number of people in Sweden with background in the state of Turkey was in 2000-12-31 roughly 36 000.
This should make the number of ethnic Muslims in the group in our sense to somewhere between
22.000 and 25.000.
21 For the reasonableness of speaking of all these people as one group, see, for example, Hamady 1960,

Laffin 1975 and Patai 1973.

Morocco, Syria and Tunisia as well as Palestinians of various nationalities. Altogether
this group - with its roughly 90 000 members – make up roughly one third/one
quarter of the Swedish Muslims.
The Iranian group is the second single largest group of ethnic Muslims in Sweden with
almost 52.000 individuals. They themselves make up one sixth of the country’s total
number of ethnic Muslims. Most of them arrived in Sweden after 1984/85. In 1984, for
example, the total number of Iranians was around 7.500 (of which 1.500 were born in
Sweden), in 1985 it was around 8.500. The absolute majority of them were refugees
with the intention of ”returning home” if the situation in Iran should change in what
they consider a favorable way. Their existence in Sweden was for many years in many
respects characterized by (the consciousness of) temporariness, as well as of being
focused on Iran. Many of them have extremely negative attitudes towards Islam (as a
religion), and often in a crude way identify Islam (as a religion) with ”Khomeini
Islam”. In spite of this many of them regard ”the Persian culture and way of life” very
highly, and as in very many areas and ways superior to the Western/Swedish way, a
way that many of them furthermore in many respects have negative opinions about.
The picture of them as on the whole strongly anti-Islamic has to a large extent also
been taken over by the Swedish public opinion. In reality the picture is not that
simple, though. There is a significant number that practice Islam as a religion in the
sense that they, as far as it is practically possibly in Sweden, follow Islamic religious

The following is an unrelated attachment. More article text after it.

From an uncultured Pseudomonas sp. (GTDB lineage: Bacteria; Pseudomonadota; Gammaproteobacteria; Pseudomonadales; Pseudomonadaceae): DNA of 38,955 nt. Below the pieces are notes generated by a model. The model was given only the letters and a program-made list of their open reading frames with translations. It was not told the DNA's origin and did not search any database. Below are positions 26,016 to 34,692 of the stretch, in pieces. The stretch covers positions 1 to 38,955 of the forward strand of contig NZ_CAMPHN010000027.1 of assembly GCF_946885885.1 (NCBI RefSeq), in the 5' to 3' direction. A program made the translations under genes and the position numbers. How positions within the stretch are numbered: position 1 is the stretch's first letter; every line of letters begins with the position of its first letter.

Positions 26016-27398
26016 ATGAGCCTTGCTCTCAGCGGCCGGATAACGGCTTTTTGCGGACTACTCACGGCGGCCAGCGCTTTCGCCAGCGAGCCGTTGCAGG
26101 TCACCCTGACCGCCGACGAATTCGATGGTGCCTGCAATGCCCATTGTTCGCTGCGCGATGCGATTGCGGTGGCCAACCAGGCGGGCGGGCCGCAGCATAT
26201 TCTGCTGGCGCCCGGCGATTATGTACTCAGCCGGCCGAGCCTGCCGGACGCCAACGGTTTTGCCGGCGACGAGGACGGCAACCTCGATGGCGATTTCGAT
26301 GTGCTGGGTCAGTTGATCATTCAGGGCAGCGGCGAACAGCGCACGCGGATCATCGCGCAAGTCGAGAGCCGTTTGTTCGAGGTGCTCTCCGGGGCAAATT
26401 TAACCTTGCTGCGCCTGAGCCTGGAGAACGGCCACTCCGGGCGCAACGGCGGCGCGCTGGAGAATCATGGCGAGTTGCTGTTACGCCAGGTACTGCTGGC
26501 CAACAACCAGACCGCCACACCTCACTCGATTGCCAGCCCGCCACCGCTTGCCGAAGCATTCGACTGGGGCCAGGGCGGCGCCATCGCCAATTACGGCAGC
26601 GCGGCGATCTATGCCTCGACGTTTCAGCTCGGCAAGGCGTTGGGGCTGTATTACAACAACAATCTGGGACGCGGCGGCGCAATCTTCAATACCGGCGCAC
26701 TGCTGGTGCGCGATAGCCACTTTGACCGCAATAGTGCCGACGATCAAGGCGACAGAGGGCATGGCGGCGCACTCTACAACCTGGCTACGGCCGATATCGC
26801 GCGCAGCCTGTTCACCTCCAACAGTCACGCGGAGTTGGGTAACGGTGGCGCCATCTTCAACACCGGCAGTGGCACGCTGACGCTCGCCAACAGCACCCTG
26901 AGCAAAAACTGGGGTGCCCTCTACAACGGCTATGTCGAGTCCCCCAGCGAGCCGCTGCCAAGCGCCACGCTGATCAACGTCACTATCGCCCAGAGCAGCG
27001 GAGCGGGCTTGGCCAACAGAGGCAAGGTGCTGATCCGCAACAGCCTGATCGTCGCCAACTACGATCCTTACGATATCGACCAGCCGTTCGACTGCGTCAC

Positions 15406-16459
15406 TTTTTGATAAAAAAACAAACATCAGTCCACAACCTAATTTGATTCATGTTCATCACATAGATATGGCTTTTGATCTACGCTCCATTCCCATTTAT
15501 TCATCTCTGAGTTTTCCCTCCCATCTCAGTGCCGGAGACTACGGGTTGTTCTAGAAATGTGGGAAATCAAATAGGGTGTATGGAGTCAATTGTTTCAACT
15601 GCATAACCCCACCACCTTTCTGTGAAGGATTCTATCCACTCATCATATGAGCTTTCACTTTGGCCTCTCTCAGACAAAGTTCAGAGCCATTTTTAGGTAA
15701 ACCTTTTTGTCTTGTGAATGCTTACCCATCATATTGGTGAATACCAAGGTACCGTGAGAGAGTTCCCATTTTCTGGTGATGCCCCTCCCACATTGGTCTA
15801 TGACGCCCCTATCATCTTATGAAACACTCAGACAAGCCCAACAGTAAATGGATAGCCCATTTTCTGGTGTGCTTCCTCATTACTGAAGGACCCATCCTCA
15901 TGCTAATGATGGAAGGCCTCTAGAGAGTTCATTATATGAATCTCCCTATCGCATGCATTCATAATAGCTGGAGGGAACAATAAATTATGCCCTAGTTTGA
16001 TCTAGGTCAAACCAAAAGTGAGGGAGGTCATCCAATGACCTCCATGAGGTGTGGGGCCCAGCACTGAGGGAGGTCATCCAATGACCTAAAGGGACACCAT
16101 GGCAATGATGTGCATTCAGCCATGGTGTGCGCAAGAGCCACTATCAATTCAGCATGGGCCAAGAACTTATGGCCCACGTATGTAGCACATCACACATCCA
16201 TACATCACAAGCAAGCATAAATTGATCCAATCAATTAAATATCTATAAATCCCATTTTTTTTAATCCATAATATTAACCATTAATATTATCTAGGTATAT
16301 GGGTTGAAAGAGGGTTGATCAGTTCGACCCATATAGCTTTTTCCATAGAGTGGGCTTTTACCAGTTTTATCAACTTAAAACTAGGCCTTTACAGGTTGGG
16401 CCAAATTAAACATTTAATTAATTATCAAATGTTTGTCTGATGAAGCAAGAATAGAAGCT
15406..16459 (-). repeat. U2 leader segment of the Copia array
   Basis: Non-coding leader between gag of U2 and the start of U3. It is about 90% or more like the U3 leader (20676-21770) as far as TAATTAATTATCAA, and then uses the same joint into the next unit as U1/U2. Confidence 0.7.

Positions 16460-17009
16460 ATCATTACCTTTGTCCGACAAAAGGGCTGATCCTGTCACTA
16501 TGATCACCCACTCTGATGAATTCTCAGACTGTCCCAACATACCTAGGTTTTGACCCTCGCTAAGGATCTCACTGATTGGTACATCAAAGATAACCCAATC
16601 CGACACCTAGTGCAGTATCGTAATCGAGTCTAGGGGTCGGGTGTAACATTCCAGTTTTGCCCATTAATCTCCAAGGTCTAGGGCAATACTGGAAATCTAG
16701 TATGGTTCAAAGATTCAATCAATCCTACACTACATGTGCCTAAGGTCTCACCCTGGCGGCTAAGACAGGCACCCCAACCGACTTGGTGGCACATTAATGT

rules and regulations, pray, fast at Ramadan, etc. We would estimate that the group
of in this sense religious Iranians in Sweden is about one sixth to one fifth of the total
group.22 The way they are religious is, for various reasons, rather secularized and
privatized, however. They rarely participate in mosque or other official public Islamic
As a result of various political activities in North-East Africa from the second half of
the 1980s Sweden saw a fair number of refugees from that region. Today the main
number of people from that region is around 16.000 Somalians and around 12.000
Ethiopians. Other African Muslims have arrived from, for example, Eritrea, Ghana,
Gambia, Liberia, Nigeria, Senegal, Sudan and East Africa. Together their number can
be estimated to around 5.000. These groups, especially the former, have manifested a
strong Islamic identity and sense of belonging, but, compared to most other groups, a
low level of integration.
The Pakistani group in Sweden is, compared to for example the groups in Denmark
and Norway, relatively small. They are a little over 3.000, or around one percent of the
total number of Muslims in Sweden. Up to twenty-five percent of them could be
The Balkan Muslims can be divided into three separate groups: those from ex-
Yugoslavia, those from Bosnia-Herzegovina and those from Kosovo-Albania. The
number of people from ex-Yugoslavia in Sweden at the end of 1988 was around
76.000. How many of those that are or considers themselves as Muslims are very
uncertain. Among the Yugoslavians that had come to Sweden, mainly as labor and
family-reunion migration before the latest civil war, the estimation of the proportion

22   See Sander 1993

of Muslims were around twenty percent. This is higher than the estimated proportion
of Muslims in Yugoslavia during the 1970s and 1980s. The main reason for this is that
the migration community consists of proportionally more members from the poorer
areas of Yugoslavia which, to a large extent, were coexistent with its ”Muslim areas”,
for example Bosnia-Herzegovina, Kosovo-Albania, Macedonia and Montenegro, areas
which in the beginning of the 1980s had estimated Muslim populations of fifty-one
percent, eighty-five percent, thirty-one percent and twenty-six percent, respectively
(Kettani 1986). As the number of migrants from Yugoslavia in Sweden in 1988 was a
little over 50.000 that will put the number of Yugoslavian Muslims in Sweden at